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Will the Cardinals improve their base running in 2017?

Whiteyball may never return, but can the Cardinals become a more efficient running team this season?

Miami Marlins v St. Louis Cardinals Photo by Michael Thomas/Getty Images

In 2016, with the Chicago Cubs, now-St. Louis Cardinals center fielder Dexter Fowler stole 13 bases and was caught four times. He was a solid and efficient base runner, but nobody would confuse him with vintage Rickey Henderson or Lou Brock. Fowler was one of 67 Major League players to swipe ten or more bases while successfully converting two-thirds of his steal attempts, typically considered the break-even point at which attempting to steal bases are worth the trouble.

MLB teams averaged 2 14 such players last season. The St. Louis Cardinals had zero.

In 2015, 73 MLB players reached this level, and just one, Jason Heyward, was a Cardinal. In 2014, 77 players did, with Kolten Wong doing so for the Cardinals. In 2013, none of the 69 players in baseball with ten steals and a 2:1 steals to caught stealing ratio were Cardinals. In the Mike Matheny era, only his first team in 2012 was above-average by this measure, with four of the 101 players spending the season in St. Louis: Carlos Beltran, Rafael Furcal, Jon Jay, and Yadier Molina (Tyler Greene made this list as well, though part of this accomplishment came with the Houston Astros).

In the last two seasons, three Cardinals have had an inverse season—being caught stealing more than five times and successfully stealing on fewer than two-thirds of his attempts: Stephen Piscotty in 2016 (7 steals, 5 caught stealing), and Peter Bourjos (5 steals, 8 caught stealing) and Kolten Wong (15 steals, 8 caught stealing) in 2015. This puts the Cardinals at a slightly above-average rate of inefficient base thieves—54 players fit this criteria over the last two seasons (thank you now, forever, and always to the Baseball Reference Play Index for making this statistic extremely easy to calculate).

The St. Louis Cardinals have been noted for their base stealing acumen over the years. Two of the five most plentiful base stealers in the World Series era, Lou Brock and Vince Coleman, spent most or all of their careers with the Cardinals. Half of the 100 steal seasons in the same era were produced in a Cardinals uniform. The 1985 Cardinals stole 314 bases, 52 more than the next team since then—the 1986 Cardinals. Half of the 200-plus steal seasons by a team since 1985 were from Cardinals teams from 1985 through 1992, with only the 1989 team’s 155 steals falling (well) short.

But even this 1989 mark is well in excess of the totals produced by the 21st century Cardinals. Only the 2004 squad, aided by a team-leading twenty-six from Tony Womack in his lone season in St. Louis, went over 100 steals, swiping 111 bags. To put this in perspective, Vince Coleman alone stole one, four, and two fewer bases than that in his first three MLB seasons.

Part of the decline in Cardinals base running is a reflection of baseball’s overall stylistic changes—the power surge of the mid-to-late 1990s was followed by a statistical revolution which placed increased emphasis on simply avoiding outs, both of which conflicted with an aggressive approach on the bases. But even relative to baseball, the Cardinals have stolen a well below-average number of bases.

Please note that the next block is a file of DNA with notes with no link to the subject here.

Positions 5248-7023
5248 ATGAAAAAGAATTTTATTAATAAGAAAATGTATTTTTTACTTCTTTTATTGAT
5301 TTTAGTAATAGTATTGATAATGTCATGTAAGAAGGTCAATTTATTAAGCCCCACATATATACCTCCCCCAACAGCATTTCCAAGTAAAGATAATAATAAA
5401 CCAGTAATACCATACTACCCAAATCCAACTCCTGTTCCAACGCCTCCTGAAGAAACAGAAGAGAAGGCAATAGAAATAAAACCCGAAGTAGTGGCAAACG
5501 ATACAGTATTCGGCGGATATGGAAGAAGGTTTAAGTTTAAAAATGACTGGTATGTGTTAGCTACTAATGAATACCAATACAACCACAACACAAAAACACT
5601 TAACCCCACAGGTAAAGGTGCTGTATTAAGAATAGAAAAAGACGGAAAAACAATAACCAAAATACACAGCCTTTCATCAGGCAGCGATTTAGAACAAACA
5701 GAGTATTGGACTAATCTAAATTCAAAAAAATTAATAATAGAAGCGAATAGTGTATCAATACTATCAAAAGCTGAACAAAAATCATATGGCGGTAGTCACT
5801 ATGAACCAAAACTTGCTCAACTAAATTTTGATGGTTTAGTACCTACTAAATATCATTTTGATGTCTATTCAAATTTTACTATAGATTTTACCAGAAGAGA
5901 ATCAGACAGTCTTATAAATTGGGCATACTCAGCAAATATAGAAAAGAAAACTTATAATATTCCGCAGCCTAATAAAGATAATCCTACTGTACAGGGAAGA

• 2012: 91 steals (tied for 24th)
  • 2013: 45 steals (29th)
  • 2014: 57 steals (28th)
  • 2015: 69 steals (tied for 21st)
  • 2016: 35 steals (29th)

For comparison, here is a look at their numbers and MLB rank by times caught stealing.

  • 2012: 37 caught stealing (tied for 18th)
  • 2013: 22 caught stealing (28th)
  • 2014: 32 caught stealing (19th)
  • 2015: 38 caught stealing (tied for 11th)
  • 2016: 26 caught stealing (tied for 23rd)

In each season of the Mike Matheny era, the Cardinals have ranked higher in times caught stealing than in steals. In the last three seasons, the Cardinals were successful in fewer than two-thirds of their attempts—64% in 2014, 64% in 2015, and 57% in 2016.

The Cardinals are unlikely to ever revert back to their aggressive 1980s ways, and they almost certainly do not have the personnel to be able to do so anyway, but in 2017, the Cardinals could, and should, work towards the reasonable goal of a more efficient approach on the bases. Only the Oakland Athletics rated worse in 2016 by Baserunning Runs, of which stealing bases is a major factor, than the Cardinals.

The 2016 Baltimore Orioles, a playoff team, stole just 19 bases all season. They never stole third base. Joey Rickard led the team in steals with four. Michael Bourn tied for second on the team with two steals after having only reached base for the team seventeen times. For perspective, this is the same number of times that Eric Fryer reached base in 2016 for the Cardinals.

In the meantime, the Orioles also were caught stealing 13 times, which, as with stolen bases, ranked dead last in all of baseball. And while the Orioles did have an unfavorable ratio of steals to times caught stealing, their attempts were so rare that their lack of success did not hurt them that much. And in 2016, the Orioles were disciplined enough to accumulate above-average Baserunning Runs, ranking tied for 12th. Meanwhile, the Cardinals, a team which missed a playoff spot by one game, lost about two Wins Above Replacement by FanGraphs’s measure on the bases alone.

The acquisition of Dexter Fowler may be a step in the right direction, but if the Cardinals maintain their ultra-aggressive approach, this may not matter. And as last year’s Orioles demonstrated, a team can be very successful while stealing very few bases, as long as they are efficient and as long as they are effective in other ways.